The Commission is convinced of the need to balance NAP’s fiduciary duty to clients to ensure that the parliamentarians the organization certifies by granting credentialed status are competent to serve organizations and individuals needing parliamentary services with the reality that an assessment process that is unnecessarily demanding or rigorous could deter members from attempting or prevent them from completing it, with the unfortunate result that there would be too few credentialed parliamentarians available to serve clients.
Accordingly, in formulating the new credentialing process, the Commission has been guided by these principles:
- Assessment should be focused on what parliamentarians, in fact, need to be able to do in practice to serve clients competently rather than on some theoretical ideal of comprehensive knowledge and ability;
- Candidates should be informed in advance, with as much detail as possible, precisely what they will be expected to know and to be able to do and how it will be assessed;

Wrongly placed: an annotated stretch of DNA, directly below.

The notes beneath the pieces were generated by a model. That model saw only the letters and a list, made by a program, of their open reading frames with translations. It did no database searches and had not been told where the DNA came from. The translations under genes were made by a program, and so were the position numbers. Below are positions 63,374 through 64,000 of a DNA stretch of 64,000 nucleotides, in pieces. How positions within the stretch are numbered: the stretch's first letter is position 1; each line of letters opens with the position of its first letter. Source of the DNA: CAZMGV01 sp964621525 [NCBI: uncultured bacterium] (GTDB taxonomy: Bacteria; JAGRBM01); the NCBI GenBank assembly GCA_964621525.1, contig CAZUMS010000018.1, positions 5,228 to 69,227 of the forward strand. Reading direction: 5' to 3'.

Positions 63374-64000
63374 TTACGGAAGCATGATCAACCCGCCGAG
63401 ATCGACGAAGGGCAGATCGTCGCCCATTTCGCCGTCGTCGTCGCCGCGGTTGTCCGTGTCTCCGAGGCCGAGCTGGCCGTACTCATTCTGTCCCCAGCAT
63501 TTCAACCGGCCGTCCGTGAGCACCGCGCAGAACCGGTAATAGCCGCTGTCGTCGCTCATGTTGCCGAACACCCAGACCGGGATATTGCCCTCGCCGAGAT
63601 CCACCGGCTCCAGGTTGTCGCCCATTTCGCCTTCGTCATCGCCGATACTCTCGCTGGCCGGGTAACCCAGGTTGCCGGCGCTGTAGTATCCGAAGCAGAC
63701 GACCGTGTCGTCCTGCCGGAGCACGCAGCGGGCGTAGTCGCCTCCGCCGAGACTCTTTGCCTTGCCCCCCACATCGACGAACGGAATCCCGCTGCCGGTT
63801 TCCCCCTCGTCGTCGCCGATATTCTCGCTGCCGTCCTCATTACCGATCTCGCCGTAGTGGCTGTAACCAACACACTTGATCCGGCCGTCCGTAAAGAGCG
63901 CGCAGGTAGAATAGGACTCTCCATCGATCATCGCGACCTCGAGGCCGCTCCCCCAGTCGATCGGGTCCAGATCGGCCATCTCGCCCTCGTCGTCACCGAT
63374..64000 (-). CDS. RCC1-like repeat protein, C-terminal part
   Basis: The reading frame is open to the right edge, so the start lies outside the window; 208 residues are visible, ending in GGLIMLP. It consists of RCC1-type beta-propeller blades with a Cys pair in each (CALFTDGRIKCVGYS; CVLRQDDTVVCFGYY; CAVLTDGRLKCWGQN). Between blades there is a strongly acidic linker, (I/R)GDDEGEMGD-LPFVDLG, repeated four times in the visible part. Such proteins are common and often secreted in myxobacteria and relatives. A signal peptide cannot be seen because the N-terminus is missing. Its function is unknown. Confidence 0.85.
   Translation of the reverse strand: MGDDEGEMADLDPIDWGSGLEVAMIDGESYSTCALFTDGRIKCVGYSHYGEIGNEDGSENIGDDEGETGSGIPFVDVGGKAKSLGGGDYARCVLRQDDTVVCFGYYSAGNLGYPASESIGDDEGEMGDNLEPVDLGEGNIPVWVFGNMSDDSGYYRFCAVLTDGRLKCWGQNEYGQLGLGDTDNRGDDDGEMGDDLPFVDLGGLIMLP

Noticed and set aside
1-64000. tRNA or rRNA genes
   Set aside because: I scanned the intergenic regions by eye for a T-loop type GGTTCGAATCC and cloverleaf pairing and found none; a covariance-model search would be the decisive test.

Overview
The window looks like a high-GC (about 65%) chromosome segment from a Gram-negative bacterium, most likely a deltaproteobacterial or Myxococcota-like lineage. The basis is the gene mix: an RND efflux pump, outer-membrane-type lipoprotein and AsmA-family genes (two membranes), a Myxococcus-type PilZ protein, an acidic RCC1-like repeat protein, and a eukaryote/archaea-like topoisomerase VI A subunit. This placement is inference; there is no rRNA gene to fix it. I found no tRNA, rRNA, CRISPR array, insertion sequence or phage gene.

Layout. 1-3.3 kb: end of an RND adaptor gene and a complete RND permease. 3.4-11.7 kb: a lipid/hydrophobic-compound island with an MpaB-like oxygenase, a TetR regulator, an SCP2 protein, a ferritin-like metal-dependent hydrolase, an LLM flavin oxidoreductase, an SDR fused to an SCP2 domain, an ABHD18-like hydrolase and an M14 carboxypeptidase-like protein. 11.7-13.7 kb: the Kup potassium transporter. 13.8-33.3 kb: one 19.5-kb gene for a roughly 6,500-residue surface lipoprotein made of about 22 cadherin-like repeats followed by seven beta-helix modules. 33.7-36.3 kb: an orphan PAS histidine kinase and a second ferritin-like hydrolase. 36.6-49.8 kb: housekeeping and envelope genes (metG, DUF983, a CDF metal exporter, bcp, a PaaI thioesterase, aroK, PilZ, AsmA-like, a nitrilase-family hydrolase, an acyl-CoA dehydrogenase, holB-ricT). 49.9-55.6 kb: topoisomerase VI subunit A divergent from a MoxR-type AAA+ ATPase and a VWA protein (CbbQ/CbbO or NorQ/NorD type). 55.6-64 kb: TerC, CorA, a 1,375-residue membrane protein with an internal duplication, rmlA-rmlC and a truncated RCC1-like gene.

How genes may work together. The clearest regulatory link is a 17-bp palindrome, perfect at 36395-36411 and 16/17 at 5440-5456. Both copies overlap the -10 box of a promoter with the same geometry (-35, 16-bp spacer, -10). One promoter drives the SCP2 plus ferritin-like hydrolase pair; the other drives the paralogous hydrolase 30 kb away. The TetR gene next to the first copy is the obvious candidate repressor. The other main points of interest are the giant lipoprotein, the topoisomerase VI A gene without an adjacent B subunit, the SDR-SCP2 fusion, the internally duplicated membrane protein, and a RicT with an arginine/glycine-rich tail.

- The assessment process should be summative so that candidates learn and master all the required knowledge and apply that knowledge in a final assessment;
- Registered Parliamentarian candidates will be examined objectively and must complete a two-part assessment demonstrating an overall knowledge of the performance expectations. Candidates must successfully complete both parts to achieve the Registered Parliamentarian credential; and
- Professional Registered Parliamentarian candidates will be examined objectively and must participate in a meeting simulation that allows candidates to demonstrate overall knowledge of the performance expectations.
Darlene T. Allen, PRP, Chair
David I. Jackson, PRP, Vice-Chair
Sandra Cook, PRP, Secretary
Steven Walls, PRP
Henry Lawton, PRP
Sandy Olson, PRP